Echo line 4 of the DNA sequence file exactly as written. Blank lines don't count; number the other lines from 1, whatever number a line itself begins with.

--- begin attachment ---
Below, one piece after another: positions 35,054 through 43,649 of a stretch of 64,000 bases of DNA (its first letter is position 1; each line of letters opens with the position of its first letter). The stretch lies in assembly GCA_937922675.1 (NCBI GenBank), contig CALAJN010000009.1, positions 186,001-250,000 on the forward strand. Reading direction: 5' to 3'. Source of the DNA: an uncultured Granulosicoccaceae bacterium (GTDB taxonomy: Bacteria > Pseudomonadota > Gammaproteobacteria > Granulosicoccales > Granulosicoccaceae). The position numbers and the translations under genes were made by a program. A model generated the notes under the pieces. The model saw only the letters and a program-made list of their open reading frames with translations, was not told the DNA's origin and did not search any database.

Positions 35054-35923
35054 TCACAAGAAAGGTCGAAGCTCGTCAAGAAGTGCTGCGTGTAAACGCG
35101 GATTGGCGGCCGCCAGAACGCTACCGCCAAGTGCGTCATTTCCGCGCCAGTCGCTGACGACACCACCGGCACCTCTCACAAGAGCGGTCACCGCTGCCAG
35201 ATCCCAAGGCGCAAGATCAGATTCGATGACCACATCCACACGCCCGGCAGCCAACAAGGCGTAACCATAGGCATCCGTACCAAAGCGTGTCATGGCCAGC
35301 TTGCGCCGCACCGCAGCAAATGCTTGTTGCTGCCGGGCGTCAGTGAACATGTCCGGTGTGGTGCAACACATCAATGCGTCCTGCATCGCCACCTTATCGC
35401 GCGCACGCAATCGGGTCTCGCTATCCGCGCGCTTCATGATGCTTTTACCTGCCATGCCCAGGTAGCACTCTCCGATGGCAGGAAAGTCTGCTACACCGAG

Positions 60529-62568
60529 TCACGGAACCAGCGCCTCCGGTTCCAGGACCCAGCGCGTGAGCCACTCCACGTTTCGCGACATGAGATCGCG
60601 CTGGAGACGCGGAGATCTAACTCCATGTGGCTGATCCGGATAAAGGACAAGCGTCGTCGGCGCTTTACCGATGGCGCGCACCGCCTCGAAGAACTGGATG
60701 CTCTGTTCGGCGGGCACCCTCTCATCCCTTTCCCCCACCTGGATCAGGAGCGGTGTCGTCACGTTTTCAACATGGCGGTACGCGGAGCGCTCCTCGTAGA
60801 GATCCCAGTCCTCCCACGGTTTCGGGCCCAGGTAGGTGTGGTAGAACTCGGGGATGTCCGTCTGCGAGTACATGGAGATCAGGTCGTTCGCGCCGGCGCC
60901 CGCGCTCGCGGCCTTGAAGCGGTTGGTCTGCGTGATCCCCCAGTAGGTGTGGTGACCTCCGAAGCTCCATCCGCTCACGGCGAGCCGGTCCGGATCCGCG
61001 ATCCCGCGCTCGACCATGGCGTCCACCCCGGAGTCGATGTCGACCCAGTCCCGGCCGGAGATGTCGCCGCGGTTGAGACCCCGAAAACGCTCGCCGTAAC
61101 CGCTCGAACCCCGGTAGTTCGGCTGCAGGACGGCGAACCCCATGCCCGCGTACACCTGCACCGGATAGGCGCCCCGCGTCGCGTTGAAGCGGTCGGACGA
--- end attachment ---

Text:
35101 GATTGGCGGCCGCCAGAACGCTACCGCCAAGTGCGTCATTTCCGCGCCAGTCGCTGACGACACCACCGGCACCTCTCACAAGAGCGGTCACCGCTGCCAG